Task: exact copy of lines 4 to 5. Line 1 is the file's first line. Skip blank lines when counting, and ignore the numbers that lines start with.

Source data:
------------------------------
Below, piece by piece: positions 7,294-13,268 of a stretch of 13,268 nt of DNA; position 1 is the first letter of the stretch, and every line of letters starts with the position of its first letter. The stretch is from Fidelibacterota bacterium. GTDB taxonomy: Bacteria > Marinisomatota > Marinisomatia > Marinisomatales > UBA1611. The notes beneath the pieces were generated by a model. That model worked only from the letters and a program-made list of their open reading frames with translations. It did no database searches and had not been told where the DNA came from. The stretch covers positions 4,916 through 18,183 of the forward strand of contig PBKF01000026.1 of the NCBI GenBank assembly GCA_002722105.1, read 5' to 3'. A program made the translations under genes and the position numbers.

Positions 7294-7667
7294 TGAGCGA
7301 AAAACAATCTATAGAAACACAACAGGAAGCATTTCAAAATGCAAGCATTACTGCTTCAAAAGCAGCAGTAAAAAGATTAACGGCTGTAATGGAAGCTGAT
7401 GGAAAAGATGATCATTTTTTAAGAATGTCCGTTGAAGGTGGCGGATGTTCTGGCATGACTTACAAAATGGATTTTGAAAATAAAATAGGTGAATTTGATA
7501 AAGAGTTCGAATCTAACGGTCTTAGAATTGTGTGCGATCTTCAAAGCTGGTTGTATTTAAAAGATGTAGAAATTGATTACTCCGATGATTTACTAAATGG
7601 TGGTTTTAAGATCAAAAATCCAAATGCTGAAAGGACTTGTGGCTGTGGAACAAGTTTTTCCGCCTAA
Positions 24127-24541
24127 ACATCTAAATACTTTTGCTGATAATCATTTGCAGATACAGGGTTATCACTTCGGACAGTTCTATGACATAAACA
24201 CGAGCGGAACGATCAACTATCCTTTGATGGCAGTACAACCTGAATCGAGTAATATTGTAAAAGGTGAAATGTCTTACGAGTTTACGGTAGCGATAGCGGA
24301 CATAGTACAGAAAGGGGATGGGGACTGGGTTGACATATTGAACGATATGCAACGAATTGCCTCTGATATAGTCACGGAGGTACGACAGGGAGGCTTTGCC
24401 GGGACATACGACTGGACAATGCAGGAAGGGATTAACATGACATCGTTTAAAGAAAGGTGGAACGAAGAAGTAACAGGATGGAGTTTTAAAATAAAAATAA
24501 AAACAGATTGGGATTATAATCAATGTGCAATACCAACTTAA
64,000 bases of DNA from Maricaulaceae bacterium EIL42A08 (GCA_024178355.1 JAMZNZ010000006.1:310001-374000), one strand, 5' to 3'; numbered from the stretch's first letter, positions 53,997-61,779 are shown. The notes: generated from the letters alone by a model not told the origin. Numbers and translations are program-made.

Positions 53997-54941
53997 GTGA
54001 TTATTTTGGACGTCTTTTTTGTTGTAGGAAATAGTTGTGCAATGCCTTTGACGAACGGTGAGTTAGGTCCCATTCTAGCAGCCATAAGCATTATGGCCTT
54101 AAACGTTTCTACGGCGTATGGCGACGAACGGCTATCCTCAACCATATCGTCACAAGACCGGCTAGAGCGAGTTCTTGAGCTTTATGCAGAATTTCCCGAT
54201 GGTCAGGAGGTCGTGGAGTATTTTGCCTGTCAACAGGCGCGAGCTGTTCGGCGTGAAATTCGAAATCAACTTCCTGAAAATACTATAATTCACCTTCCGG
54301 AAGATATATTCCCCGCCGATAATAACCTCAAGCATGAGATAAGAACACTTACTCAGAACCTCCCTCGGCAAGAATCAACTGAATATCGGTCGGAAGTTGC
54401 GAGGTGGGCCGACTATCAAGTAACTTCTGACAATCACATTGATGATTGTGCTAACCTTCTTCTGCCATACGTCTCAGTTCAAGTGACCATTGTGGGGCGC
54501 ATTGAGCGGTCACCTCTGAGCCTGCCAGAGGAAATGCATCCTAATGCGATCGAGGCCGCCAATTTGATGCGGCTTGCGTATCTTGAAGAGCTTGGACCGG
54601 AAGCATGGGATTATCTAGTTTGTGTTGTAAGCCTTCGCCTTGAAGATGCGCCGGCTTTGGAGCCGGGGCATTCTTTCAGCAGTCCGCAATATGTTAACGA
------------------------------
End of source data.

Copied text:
7301 AAAACAATCTATAGAAACACAACAGGAAGCATTTCAAAATGCAAGCATTACTGCTTCAAAAGCAGCAGTAAAAAGATTAACGGCTGTAATGGAAGCTGAT
7401 GGAAAAGATGATCATTTTTTAAGAATGTCCGTTGAAGGTGGCGGATGTTCTGGCATGACTTACAAAATGGATTTTGAAAATAAAATAGGTGAATTTGATA